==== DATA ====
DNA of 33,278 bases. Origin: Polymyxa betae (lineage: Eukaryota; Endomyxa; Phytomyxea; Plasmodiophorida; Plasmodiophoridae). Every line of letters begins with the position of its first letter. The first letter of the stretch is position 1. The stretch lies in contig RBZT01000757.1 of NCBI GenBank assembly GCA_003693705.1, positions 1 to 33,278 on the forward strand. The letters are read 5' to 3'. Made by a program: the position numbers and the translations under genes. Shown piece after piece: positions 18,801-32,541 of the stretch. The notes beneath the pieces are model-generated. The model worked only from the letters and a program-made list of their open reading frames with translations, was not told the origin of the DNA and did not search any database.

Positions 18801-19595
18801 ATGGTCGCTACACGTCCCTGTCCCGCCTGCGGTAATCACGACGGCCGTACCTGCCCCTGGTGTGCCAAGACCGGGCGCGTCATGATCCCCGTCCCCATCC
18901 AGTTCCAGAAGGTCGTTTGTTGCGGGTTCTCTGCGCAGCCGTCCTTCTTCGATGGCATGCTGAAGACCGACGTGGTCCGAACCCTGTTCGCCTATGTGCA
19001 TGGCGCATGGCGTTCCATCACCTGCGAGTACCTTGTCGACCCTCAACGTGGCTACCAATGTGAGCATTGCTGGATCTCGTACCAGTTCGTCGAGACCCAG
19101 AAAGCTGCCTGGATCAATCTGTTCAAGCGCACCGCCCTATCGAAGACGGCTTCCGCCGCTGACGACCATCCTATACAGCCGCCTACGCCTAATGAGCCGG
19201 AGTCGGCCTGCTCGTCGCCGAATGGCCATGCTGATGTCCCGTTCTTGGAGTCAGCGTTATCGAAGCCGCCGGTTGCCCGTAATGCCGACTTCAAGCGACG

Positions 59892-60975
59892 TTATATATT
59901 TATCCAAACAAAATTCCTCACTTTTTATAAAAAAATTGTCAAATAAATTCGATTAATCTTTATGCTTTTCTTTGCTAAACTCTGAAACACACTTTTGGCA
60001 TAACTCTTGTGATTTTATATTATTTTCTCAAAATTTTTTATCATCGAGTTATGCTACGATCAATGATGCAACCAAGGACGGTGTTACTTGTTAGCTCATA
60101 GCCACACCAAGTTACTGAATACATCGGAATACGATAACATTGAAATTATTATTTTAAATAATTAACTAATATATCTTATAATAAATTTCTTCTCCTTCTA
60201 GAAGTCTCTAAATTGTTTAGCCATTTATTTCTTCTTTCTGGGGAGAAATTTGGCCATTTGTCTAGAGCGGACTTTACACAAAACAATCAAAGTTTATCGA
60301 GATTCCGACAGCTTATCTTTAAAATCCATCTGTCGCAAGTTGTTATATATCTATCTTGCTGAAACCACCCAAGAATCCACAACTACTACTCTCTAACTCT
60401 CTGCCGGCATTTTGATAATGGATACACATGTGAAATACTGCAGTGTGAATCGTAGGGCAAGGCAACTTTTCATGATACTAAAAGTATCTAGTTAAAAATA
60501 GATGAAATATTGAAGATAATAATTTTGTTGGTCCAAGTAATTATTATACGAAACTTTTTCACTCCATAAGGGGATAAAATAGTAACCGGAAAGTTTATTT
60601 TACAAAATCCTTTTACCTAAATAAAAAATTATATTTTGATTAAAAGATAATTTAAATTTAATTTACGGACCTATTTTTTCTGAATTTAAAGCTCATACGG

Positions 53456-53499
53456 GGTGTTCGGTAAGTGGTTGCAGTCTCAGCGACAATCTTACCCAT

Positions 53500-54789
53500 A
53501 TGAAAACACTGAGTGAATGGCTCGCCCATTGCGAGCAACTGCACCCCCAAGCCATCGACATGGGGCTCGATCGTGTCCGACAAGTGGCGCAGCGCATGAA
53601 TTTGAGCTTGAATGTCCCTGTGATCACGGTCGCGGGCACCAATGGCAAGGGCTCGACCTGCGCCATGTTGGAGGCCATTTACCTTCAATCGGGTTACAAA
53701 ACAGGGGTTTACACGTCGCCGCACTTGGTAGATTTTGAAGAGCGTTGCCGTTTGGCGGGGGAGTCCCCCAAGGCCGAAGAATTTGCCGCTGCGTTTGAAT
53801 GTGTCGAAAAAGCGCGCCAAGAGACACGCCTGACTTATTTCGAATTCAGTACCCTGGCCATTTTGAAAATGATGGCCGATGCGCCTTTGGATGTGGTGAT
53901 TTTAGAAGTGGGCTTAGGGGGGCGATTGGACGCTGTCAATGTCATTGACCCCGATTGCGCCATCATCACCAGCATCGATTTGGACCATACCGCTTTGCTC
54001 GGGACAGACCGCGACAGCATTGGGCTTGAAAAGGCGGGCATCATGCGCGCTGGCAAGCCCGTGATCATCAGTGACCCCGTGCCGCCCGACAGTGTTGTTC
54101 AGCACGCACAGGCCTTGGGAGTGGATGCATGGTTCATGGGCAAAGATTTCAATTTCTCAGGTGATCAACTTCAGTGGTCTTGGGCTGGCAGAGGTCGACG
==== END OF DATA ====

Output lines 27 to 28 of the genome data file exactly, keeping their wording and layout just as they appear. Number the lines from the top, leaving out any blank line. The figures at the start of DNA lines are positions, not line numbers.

54001 GGGACAGACCGCGACAGCATTGGGCTTGAAAAGGCGGGCATCATGCGCGCTGGCAAGCCCGTGATCATCAGTGACCCCGTGCCGCCCGACAGTGTTGTTC
54101 AGCACGCACAGGCCTTGGGAGTGGATGCATGGTTCATGGGCAAAGATTTCAATTTCTCAGGTGATCAACTTCAGTGGTCTTGGGCTGGCAGAGGTCGACG